New Mexico has a lot to offer, and we all share in the benefits of the state’s beautiful land and clean water, roads and bridges, and public services like education, health care, and public safety. We should all share in the responsibility of paying for them, too, but we don’t. Corporations get a big pass here in the Land of Enchantment. Not only did federal reform give a huge tax break to big businesses this past year, but here in New Mexico, we’ve given away more and more of our tax revenue over time in the form of corporate handouts. We’ve also allowed multi-state corporations to play shell games with the profits they earn here. The result? Our state has less money to invest in the things that corporations really care about – modern and robust infrastructure, a well-trained workforce, a market for their goods, and a quality of life that makes people want to live here. So, hard-working New Mexicans are shouldering more of the responsibility for paying for the services that people and corporations alike depend upon in order to thrive.
Giving tax breaks to corporations makes it harder to invest in these important public services. Unfortunately, the Legislature did exactly that in 2013. That year, a bill that cut the tax rate (among other things) for big corporations passed at the very end of the session with little debate. Legislators were led to believe that any loss of revenue would be minor, but that has not been the case. The tax cuts were much more costly than anticipated, and there is little evidence they have helped our economy. HB 247 would help reverse this huge revenue loss and the Legislature should pass it.
Corporate tax cuts have been sold to the American public for decades as so-called trickle-down economic theory. But few jobs are created by tax cuts. In reality, businesses hire employees because there is a consumer demand for their goods and services, meaning they will hire a new employee if that employee is needed in order to make more money. Tax rates are an insignificant factor when making hiring decisions.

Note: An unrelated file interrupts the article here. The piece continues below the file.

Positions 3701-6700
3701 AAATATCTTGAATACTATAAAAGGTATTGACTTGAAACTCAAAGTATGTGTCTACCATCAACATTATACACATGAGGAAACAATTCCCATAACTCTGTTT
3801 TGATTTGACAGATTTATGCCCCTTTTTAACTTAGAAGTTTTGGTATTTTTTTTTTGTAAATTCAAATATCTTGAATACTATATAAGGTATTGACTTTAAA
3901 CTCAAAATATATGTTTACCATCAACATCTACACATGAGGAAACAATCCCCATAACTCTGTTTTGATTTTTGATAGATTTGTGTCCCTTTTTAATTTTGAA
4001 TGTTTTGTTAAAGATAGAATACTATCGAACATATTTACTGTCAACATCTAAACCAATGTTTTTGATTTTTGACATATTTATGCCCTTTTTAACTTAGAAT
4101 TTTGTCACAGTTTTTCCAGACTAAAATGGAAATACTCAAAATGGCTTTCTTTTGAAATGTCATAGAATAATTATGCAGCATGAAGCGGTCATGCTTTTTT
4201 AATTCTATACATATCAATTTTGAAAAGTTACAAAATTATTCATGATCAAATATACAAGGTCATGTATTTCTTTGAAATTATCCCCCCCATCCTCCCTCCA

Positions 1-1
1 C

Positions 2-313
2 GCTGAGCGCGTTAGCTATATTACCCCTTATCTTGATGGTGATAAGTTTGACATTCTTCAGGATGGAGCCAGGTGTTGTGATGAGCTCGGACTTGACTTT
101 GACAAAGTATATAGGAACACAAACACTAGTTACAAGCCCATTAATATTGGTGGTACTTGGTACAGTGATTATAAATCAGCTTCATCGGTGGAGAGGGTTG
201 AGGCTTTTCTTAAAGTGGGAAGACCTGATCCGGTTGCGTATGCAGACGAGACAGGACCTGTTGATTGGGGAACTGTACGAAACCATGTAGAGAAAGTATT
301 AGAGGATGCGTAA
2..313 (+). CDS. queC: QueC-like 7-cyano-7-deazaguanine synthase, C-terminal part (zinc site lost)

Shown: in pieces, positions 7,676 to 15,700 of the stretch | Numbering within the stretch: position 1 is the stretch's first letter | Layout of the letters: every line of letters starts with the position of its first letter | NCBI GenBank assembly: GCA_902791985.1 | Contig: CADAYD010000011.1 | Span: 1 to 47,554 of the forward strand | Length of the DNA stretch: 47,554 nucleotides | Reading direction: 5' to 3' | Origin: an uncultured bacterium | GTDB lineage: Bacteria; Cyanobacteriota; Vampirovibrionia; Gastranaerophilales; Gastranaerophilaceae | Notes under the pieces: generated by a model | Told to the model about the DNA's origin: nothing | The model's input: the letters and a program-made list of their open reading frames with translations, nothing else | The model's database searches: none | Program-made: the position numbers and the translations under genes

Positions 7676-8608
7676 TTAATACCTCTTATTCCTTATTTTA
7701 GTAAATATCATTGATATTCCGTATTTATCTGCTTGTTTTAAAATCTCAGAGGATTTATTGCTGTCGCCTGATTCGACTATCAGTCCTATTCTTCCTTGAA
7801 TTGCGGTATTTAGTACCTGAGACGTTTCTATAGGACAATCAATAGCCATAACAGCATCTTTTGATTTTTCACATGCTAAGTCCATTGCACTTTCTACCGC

Unfortunately, fair tax rates alone are not enough to ensure corporations are paying their fair share for New Mexico’s public services. Under current New Mexico law, loopholes allow many large, multistate corporations to avoid paying income taxes on their New Mexico profits. One of the primary ways they do this is by shifting profits earned in New Mexico to subsidiaries in states that have a lower – or no – corporate income tax. Enacting mandatory combined reporting would help close these loopholes and reduce or eliminate this form of corporate tax avoidance. SB 335 would close this loophole and should be passed.
Combined reporting would also help level the playing field for our small, locally owned businesses, which can’t shift their profits out of state. Without this fix, our state will continue losing valuable revenue that could be used to invest in the education, health, and infrastructure needs of our communities. New Mexico has underfunded these investments for too long.
We need to make sure everyone – people and corporations alike – is paying their fair share to support a healthy and prosperous community. It’s time to build a stronger New Mexico and invest in what really matters and what really drives a booming economy: the well-being of our children and families. When our communities are truly thriving, what business wouldn’t want to be a part of that?
Paige Knight is a research and policy analyst with New Mexico Voices for Children.